Update: Newer example of Force-Directed d3.js Graph here: Measure and Visualize Semantic Similarity Between Subgraphs

I recently replaced python-graph in my code with NetworkX, a slightly more sophisticated graph library for Python. Besides some more advanced algorithms for graph analysis (comparison, unison etc.) which can prove useful when analyzing data (comparing human data with mine, for example), I can also easily export my graphs to all kinds of formats. For example, to JSON. As I was getting a bit tired of GraphViz’ stubborn methods, and it’s far from dynamic approach, I decided to start playing around with the excellent Data Driven Documents JavaScript library, better known as D3.js, the successor to Protovis. Actually I had planned this quite a while ago, simply because I was impressed with the Force-directed Graph example on their website. I figured for coolness sake, I should implement them, instead of using the crummy GraphViz graphs.

So after a night and day of tinkering with the D3 code (starting from the Graph example included in the release, modifying stuff as I went) I came to this:

Click to play!

The red nodes are the concepts taken from the texts (either literal: filled red circles, or resulting from text classification: red donuts). The orange nodes are LCS-nodes (Lowest Common Subsumers), aka ‘parent’ nodes, and all the grey ones are simply in-between nodes (either for shortest paths between nodes, or parent nodes).

I added the labels, and also implemented zoom and panning functionality (mousewheel to zoom, click and drag to pan), included some metadata (hover with mouse over nodes to see their URI, over edges to see the relation). I am really impressed with the flexibility of D3, it’s amazing that I can now load up any random graph produced from my script, and  instantly see results.

The bigger plan is to make a fully interactive Graph, by starting with the ‘semantic similarity’ graph (where only the red nodes are displayed), and where clicking on edges expands the graph, by showing the relationship between two connected nodes. Semantic expansion at the click of a mouse ;)!

In other news

I’ve got a date for my graduation! If everything goes right, March 23rd is the day I’ll present my finished project. I’ll let you know once it’s final.

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8 responses to “Force-Directed Graphs: Playing around with D3.js”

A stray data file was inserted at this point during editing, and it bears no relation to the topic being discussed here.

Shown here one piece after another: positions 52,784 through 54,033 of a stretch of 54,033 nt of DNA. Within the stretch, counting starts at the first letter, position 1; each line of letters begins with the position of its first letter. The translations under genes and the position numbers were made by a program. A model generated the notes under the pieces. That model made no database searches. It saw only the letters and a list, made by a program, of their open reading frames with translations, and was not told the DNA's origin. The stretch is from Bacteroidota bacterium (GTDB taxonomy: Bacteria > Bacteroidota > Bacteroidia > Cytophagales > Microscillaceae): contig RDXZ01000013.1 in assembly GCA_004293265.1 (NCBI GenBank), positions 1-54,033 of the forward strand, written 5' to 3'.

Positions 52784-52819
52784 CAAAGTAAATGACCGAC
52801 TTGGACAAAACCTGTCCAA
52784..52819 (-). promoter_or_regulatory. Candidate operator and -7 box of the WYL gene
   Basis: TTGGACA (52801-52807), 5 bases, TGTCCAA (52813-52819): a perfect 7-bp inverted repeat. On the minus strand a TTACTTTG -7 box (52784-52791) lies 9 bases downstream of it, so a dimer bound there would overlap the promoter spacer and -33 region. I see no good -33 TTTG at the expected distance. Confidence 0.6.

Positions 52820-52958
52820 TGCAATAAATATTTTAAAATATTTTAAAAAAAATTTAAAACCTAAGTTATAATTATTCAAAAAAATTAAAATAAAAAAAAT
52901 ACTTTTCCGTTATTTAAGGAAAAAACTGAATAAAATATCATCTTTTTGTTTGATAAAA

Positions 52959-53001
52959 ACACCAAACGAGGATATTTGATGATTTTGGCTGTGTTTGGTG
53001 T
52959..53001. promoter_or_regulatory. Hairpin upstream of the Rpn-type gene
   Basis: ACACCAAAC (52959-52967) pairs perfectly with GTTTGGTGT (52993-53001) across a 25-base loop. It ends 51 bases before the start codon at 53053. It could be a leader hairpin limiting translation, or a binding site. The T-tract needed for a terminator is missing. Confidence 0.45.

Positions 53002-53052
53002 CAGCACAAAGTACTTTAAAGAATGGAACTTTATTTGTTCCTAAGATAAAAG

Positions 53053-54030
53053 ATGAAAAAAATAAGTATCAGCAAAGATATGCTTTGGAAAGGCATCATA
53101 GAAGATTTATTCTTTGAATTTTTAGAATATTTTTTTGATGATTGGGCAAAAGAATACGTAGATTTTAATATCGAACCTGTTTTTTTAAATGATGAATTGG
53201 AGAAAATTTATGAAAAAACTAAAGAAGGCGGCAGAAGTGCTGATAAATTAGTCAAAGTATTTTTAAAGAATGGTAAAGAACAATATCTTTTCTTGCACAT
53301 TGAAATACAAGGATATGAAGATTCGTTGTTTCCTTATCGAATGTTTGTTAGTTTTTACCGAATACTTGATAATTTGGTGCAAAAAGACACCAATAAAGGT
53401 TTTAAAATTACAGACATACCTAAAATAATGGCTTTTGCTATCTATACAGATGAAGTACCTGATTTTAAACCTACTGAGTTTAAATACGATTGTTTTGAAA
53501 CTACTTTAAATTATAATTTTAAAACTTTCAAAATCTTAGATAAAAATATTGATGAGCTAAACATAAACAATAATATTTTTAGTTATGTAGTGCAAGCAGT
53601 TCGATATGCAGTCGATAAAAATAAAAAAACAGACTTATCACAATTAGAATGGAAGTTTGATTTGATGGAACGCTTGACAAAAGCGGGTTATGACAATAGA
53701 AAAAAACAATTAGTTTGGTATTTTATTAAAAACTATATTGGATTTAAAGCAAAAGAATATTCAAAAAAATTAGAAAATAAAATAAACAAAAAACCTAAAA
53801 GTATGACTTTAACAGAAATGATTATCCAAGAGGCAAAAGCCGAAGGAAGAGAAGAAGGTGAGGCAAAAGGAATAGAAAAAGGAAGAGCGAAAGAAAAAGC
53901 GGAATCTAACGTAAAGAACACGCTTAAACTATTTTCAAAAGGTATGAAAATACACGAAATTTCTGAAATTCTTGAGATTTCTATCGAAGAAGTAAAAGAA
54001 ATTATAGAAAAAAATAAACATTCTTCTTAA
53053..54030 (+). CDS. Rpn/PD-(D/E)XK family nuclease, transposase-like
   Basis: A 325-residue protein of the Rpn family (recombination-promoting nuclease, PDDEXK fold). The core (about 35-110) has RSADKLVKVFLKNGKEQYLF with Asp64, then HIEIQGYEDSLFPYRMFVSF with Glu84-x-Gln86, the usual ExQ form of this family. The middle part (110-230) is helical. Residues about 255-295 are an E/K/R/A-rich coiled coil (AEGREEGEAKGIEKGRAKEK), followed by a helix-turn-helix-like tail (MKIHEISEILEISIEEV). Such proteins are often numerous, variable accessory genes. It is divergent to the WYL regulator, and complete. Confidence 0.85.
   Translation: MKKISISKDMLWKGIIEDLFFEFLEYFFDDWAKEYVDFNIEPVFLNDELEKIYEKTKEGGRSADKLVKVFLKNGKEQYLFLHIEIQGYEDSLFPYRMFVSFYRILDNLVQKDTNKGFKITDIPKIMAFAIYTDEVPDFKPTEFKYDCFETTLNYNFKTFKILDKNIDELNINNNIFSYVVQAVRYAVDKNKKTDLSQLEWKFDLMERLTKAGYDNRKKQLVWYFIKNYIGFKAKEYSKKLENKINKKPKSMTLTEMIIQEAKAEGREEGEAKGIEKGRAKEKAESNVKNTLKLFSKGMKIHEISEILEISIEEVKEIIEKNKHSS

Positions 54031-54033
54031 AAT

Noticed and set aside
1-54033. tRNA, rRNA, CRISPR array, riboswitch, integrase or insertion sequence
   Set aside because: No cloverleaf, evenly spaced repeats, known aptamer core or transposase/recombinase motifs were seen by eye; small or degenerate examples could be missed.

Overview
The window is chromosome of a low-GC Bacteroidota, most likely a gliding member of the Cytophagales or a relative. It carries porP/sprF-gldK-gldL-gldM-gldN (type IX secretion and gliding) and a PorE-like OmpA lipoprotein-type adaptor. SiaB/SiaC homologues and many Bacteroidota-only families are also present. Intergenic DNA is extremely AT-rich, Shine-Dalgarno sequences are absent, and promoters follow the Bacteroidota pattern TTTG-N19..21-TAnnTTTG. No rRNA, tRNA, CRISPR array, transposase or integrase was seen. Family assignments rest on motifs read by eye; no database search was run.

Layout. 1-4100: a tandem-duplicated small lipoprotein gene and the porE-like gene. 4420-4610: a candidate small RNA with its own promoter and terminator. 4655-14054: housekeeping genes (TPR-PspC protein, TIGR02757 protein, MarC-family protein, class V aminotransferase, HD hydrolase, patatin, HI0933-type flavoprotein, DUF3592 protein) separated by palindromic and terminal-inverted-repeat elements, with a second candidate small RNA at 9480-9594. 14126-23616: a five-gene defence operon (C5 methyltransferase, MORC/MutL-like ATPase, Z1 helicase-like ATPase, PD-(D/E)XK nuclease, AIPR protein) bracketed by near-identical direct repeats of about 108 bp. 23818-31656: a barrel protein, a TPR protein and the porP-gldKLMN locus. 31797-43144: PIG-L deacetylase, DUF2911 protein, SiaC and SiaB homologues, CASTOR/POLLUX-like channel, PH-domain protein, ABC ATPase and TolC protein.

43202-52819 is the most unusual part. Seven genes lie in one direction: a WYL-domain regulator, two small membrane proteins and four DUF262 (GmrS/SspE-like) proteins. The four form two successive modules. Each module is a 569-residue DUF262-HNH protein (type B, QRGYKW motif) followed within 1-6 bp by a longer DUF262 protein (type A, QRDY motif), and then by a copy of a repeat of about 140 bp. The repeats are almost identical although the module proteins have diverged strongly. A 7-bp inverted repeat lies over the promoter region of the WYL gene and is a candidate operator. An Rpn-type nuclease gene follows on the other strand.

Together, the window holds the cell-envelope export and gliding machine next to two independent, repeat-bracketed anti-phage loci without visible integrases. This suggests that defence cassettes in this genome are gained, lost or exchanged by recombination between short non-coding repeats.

1. Kaushik Avatar

    Hi David,

    Thanks for the wonderful graphs!

    How did your graduation go? I am eagerly waiting for more!



    1. dvdgrs Avatar

      Thanks for your interest Kaushik :-).

      I have since graduated (http://graus.nu/blog/its-a-wrap/ ), and am currently working as a PhD student at the University of Amsterdam (http://graus.nu/category/research/ ) — doing similar stuff (semantic linking), and recently used similar graph visualizations for data analysis (however, unpublished, for internal use only).

      I’m awaiting the opportunity to some time create a pretty demo out of something ;-).

  2. […] Force-Directed Graphs: Playing around with D3.js […]

  3. BitcoinKing Avatar

    Could you show the python + networkx code that you used to export to json to use in D3 ? Also could you please provide json graph?

  4. Pablo Avatar

    Hi David, I was wondering if you could upload the JS code + the JSON with the data for the graph. Your graph looks really cool, and Im working on something similar, that the reason why Im here asking for an example. Thanks and congrats for your great work! Greetings from Argentina.

  5. dvdgrs Avatar

    @Pablo/BitcoinKing, sure, I’ve put it up at: https://gist.github.com/graus/3bb91d6854b4ecbb4e40

    (sorry for the long delay BitcoinKing)

  6. awal Avatar

    Hi David that’s a great work on visualization. I am working on using d3 to visualize an organization chart and be able to search for a node. I tried it but could not go ahead. I will be glad if you will guide me. Thank you.Regards

  7. Dennis VanD Avatar

    I appreciate the length of time involved in this chat. I also understand the problem pretty well. One area of concern to me is on the https://people.well.com/user/doctorow/metacrap.htm#0 ( 2.7 There’s more than one way to describe something ). For all of the systems I have done (real world Medical Records (1974), Oil Exploration (1993), Data Warehouses, etc.) there has always been ‘that little thing we didn’t tell you yet’. To do a useful system where there are upwards of 300 million concepts (the actual ideas for which patents have been applied for plus those products and underlying techs on which the depend), then you need something so that you can get to the point of presenting SUBJECTIVE perspectives on categorizations, and you have to have a mechanism to load and harmonize data from multiple sources (and not others), weighting those that you trust (say where one person (the boss) can keep what he says as gospel; say where you don’t trust a clustering obtained 2 years ago as much as one done 30 days ago and gone over by experts) higher than others.

    I wrote a paper on it – warning TL:DR – at http://google.com/patents/US20140075004 (a granted patent) and https://google.com/patents/US20170235848 (allowed, will be granted in 5 months). You will see that the algorithms are deep. I’m now working on them toward a PhD.

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